Paul from Firelake Clothing Co. with some more learning and advice for my fellow newbies ?
Disclaimer: I am not an expert and I like to do things the hard way (I find I learn better by doing than reading, so telling you this actually goes against my morals... but, meh, whatever ?)
I'd like to add some comments on sales and giveaways, as feel it's too easy to think that throwing money at the problem (because it will cost you) will solve your issues.
I actually just finished a sale and you know what, I sold more AFTER the event had ended than I did during - nuts? not really.
So I'm sat there realising that it's too early, it's too early to think that a good old sale will just drive people in and convert them because stuff is on offer - this comes down to brand confidence and awareness and actually in the early days I think a sale (and especially the promotional work you should do on it) should be more about driving awareness than sales themselves.
Don't be too keen to devalue your product (and subsequently brand) in the hope of a quick fix, people still wont buy from you because they dont know you and actually, you probably made them less likely to buy because they may now view your product as a cheap / inferior alternative trying to cash in on the market).
But do use your activity to show how good your store is, to capture their details and re-engage with them later.
Some of my own advice here goes against my own "salesman" experience and methods (convert them whilst you've got em there etc) but these only really work face to face and in the online world, people like to mooch about, they can browse a virtual highstreet in a few clicks rather than an hour of walking (or 4 if you're with my missus) so they do.
Instead of focusing on the ideology that a low price = more sales, focus on the extra stuff about you and your company, the stuff they will remember when they leave your site empty handed, but return at a later date because you struck a chord with them and got inside their head (this could be your ethics or contribution to worthy causes etc).
Using heatmaps, I've seen a lot more of my traffic hitting the "about us" button than actual product and this is such valuable information to see, because it tells me people want to know more about me and the company first, before they'll invest in our product.
I've more work to do on this myself, but like to share my insights with those starting out as feel I can give you some hope, even if you think you are failing.
You're not. The online world is so saturated now, it is a very difficult place to launch a business (even if technically easy through amazing platforms like Shopify). Success stories like Ugmonk (a store that inspired me) had it far easier than you do now, the world was far less internet savvy and saturated with ecommerce. It doesn't mean it wasn't hard work, but those with vision and passion for what they did, had a much higher chance of achieving earlier success than you do now - it's just a numbers game.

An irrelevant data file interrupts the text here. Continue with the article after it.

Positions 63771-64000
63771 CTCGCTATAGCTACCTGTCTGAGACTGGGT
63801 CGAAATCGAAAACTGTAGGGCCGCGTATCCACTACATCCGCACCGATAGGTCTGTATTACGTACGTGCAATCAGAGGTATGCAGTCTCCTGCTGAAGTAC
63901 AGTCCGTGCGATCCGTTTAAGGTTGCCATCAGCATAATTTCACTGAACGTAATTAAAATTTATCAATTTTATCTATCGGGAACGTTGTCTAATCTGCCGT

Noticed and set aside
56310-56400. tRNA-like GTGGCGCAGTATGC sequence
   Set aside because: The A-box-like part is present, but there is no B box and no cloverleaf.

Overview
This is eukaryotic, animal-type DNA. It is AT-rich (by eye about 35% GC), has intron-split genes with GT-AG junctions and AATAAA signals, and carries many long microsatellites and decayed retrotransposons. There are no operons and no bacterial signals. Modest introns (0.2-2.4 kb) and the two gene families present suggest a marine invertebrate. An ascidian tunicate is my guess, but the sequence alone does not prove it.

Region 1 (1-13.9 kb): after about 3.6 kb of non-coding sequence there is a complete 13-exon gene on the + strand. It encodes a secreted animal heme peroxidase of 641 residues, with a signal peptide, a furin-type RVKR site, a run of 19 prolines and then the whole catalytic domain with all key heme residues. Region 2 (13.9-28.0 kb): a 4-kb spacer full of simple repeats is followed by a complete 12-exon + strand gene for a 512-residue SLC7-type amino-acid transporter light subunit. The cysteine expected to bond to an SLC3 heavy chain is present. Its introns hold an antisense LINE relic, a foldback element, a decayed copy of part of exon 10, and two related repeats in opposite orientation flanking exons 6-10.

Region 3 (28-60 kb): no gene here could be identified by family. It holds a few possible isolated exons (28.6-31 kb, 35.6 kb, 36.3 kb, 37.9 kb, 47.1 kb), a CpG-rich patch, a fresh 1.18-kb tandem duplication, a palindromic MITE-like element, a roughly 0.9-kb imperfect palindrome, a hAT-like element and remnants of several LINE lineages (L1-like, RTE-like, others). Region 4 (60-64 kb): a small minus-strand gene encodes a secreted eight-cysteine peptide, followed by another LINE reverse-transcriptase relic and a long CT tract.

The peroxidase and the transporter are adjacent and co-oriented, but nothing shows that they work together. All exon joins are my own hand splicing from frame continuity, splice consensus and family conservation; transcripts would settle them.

I worked for a PC Software & Hardware company in the early noughties (1997-2007 to be precise) and experienced the .COM explosion (and bursting) first hand. Even now, BIG corporate companies are only just getting themselves setup online properly, some 16 years after the Internet / Ecommerce exploded into life. Just think how it will look in another 15-16 years... scary... so you're actually STILL in a good place to make a go of this :-)
Remember: The world is a big place, like, really big... and customers like choice, lots of choice... so there will always be a place for you and your product and there will always be people that connect with it - you just need to find them.
Somebody tried to tell me that it was no good trying to be like a Gucci or Armani (hell I'll even take Hollister or Abercrombie to you US folk) as they wouldn't know who `Firelake` were - sure - I agree with this to an extent, those companies have decades of history and loyal fan bases, but I'll tell you what - people like choice (did I say that already?) and if you can create designs and products that they love, it doesn't matter who you are, you WILL sell them.
So what will set you apart from the other 1000s of stores trying the same thing? (and you'll see many of them on these forums, opening and closing) your sheer determination and will power, plus the knowledge that in 15-16 years time the net will be even more crowded than Waterloo / NYC station in rush hour.
Build your story, take your customers on a journey (to coin a phrase) and do read the various articles on these forums about creating a brand identity - I would really say to nail that before you do anything else - if you focus on driving people to your store first, you'll be wasting your time and energy (but if you're like me and like to learn by doing, testing things, go for it - just know what to expect and be in it for the long run).
Feel free to message me for any help or advice, either on this forum, my site or social media @firelakeco. I'm still a novice, but can share more of my experiences with you, plus I'm also a savvy and resilient son of a... ?
Founder & Designer
Firelake Clothing Co.